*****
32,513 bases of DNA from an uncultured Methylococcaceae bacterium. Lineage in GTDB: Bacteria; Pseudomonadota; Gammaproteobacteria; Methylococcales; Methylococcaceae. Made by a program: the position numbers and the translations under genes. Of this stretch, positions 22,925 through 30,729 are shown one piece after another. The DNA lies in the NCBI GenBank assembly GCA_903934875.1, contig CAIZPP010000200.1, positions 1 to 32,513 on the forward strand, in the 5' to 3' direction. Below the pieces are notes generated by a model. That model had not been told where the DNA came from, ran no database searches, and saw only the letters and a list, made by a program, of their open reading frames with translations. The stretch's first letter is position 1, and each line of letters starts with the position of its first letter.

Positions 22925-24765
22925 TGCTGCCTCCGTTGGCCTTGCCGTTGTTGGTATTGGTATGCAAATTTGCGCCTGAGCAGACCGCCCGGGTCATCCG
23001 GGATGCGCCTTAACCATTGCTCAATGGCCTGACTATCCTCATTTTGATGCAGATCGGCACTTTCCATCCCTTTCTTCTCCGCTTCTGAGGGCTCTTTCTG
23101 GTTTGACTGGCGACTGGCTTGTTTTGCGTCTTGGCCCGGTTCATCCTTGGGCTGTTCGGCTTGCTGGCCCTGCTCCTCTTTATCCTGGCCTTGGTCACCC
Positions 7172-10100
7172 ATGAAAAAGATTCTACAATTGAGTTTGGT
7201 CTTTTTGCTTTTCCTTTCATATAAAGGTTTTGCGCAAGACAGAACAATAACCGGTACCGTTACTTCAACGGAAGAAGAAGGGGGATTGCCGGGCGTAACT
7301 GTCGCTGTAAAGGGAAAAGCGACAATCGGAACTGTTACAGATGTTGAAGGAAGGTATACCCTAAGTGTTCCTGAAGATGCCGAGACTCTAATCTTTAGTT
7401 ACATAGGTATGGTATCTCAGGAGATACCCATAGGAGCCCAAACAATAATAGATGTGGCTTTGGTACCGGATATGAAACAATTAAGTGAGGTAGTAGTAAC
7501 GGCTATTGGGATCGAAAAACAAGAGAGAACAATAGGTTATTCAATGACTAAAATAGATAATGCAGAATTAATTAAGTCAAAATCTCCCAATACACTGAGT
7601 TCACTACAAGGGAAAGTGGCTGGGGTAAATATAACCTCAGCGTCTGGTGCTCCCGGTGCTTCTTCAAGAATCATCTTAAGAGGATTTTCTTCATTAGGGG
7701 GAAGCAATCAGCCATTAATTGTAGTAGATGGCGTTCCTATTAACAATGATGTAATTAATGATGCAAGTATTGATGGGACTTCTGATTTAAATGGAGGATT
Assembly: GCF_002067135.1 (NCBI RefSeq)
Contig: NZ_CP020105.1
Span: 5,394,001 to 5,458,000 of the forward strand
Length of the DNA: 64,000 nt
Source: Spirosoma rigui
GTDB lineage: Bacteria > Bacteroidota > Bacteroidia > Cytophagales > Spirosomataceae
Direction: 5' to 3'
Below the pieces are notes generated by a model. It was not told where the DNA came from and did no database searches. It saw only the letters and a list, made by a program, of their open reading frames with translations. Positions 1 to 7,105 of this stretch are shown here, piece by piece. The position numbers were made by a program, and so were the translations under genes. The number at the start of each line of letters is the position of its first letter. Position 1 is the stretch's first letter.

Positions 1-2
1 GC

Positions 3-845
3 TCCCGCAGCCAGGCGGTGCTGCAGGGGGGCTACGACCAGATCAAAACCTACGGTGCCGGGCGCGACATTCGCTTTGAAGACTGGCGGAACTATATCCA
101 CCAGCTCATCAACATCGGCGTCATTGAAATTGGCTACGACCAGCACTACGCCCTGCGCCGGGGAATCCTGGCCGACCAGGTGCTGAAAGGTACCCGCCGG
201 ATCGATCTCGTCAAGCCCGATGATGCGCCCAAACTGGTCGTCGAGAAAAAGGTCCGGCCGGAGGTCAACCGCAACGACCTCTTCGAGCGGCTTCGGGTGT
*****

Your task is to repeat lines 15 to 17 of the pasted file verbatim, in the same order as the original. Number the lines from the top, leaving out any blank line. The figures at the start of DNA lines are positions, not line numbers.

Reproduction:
Contig: NZ_CP020105.1
Span: 5,394,001 to 5,458,000 of the forward strand
Length of the DNA: 64,000 nt